Heuerville

Vintage Heuer / TAG Heuer watches, and a few others. Plus Handmade straps..

Heuer Diver 973.008 Ladies 2000 Series

with 2 comments

Heuer Diver 973.008 Ladies 2000 Series, c1984/5, 200m, 28mm Case

Yet another tiny 28mm cased ladies Heuer Diver. This 2000 series was short lived, being available for a limited period just before the TAG takeover of Heuer, so there aren’t many around. These are great little watches, their design has aged well, and wouldn’t look out of place if launched today. This model has the factory bead blasted case and bracelet, and with it’s cool reverse triangular hour markers looks very ‘tool like’, even if it is a lady-like 28mm case. (It’s actually a bit wider including the crown).

Being a later model, it features nice touches – a signed Heuer crown and caseback. The bracelet is particularly nice too. Many vintage ladies divers tend to have a more delicate linked bracelet, this one mimics the gents version being chunky and has a proper professional dive watch quality to it.

The ‘all-grey’ sister version of this watch can be seen here: Ladies 972.008.

Written by Heuerville

September 2, 2012 at 11:54 am

2 Responses

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  1. Can’t find reference to my ladies diver 2000. 974.008. After years of perfect service, took it in thinking it needed a battery. After $295 worth of service and three new batteries, the watchmaker in Tucson simply pronounced it “an old watch, you just need to buy something else.” I love this watch, and made many happy dives with it. Any advice? It keeps time for weeks, then stops.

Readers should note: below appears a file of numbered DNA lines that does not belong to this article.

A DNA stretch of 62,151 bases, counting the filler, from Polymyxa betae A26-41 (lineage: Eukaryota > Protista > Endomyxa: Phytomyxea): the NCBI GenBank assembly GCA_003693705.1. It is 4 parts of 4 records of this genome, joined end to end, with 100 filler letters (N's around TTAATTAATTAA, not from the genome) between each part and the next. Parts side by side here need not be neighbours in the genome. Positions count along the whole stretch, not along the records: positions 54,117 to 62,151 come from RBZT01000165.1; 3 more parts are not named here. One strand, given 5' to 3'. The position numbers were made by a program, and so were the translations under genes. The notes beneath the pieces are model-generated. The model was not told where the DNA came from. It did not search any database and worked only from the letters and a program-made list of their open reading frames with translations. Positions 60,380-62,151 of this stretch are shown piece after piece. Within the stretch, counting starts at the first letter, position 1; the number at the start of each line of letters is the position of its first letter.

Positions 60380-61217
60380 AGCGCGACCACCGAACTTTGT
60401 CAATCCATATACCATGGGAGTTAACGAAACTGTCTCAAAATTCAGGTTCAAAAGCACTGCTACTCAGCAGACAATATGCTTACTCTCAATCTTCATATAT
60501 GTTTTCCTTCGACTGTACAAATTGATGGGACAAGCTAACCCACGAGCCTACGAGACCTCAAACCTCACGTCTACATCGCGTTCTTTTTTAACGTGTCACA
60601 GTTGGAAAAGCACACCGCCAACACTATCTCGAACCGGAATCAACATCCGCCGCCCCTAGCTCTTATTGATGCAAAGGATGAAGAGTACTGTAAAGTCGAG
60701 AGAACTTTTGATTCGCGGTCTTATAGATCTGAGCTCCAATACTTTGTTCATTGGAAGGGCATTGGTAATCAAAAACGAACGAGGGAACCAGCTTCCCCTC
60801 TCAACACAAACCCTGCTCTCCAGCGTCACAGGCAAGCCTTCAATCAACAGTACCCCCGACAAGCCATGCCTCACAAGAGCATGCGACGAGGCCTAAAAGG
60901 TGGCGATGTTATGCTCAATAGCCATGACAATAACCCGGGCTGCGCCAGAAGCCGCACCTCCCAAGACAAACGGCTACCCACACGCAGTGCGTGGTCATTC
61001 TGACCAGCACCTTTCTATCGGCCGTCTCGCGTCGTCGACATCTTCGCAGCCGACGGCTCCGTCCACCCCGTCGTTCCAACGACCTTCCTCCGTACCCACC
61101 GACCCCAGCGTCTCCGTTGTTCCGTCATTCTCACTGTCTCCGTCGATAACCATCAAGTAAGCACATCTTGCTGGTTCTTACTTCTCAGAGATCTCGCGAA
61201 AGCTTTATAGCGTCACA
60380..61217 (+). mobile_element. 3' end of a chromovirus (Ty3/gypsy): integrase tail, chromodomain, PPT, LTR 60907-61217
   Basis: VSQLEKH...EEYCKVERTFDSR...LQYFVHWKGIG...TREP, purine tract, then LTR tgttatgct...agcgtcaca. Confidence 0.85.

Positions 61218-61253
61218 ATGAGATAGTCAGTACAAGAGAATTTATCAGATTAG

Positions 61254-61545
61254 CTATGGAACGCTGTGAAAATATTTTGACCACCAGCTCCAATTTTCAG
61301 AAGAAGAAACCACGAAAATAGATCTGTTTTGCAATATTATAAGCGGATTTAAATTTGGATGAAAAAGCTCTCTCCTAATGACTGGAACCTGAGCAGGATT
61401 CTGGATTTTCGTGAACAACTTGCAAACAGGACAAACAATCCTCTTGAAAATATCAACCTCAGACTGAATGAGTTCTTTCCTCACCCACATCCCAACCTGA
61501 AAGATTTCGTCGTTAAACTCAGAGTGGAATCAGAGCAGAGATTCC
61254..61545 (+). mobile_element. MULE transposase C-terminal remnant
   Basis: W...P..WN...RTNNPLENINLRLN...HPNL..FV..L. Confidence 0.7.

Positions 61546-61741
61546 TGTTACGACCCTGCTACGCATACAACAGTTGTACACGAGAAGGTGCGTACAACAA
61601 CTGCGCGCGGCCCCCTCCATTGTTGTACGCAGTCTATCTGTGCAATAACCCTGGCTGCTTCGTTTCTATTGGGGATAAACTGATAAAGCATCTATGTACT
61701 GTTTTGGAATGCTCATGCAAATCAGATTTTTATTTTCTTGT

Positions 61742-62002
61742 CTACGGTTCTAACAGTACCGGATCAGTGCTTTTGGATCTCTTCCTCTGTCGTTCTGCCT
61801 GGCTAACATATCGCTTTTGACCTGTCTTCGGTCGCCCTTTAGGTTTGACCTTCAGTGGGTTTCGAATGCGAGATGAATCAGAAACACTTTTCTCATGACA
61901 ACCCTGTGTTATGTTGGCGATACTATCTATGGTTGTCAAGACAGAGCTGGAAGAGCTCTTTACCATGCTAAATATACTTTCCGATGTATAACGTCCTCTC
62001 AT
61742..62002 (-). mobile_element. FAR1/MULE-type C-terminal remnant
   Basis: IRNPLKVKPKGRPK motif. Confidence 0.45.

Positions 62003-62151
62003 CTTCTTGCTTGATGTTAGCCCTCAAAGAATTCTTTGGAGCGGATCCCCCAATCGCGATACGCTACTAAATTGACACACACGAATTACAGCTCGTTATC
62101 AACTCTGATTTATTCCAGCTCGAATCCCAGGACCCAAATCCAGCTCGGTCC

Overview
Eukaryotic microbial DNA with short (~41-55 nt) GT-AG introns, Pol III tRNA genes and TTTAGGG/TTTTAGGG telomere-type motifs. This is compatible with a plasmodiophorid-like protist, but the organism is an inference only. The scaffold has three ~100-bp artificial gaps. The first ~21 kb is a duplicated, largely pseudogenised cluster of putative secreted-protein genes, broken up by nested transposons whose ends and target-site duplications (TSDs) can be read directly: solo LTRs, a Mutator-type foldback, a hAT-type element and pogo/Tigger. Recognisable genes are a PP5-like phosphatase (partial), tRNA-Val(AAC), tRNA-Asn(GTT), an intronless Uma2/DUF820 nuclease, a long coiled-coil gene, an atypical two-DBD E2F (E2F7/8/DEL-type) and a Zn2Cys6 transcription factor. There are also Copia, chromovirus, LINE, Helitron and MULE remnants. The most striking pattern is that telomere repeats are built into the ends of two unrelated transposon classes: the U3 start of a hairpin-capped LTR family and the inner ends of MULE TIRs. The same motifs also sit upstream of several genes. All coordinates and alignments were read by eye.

Pamela Summerlin

    July 11, 2013 at 9:52 pm

    • I do hope the $295 wasn’t for one service! If it runs, then stops; this is a sign that it’s hopefully not terminal. Obviously I can’t accurately diagnose it from a simple description, but my guess would be that the gear train could have some fluff/debris in it. When it stops, does the seconds hand ‘pulse’ on the spot? If so, could be the gear train. I’d try a different watchmaker. I don’t know which movement is fitted to your watch, but it will be written on it somewhere – likely to be ETA ???.??? format. If it is beyond repair, you can hunt around online for a replacement, or worse case scenario is to buy another watch (on ebay) and have the movement transplanted. (even that could cost less than $295!)

      Heuerville

      July 12, 2013 at 8:58 am


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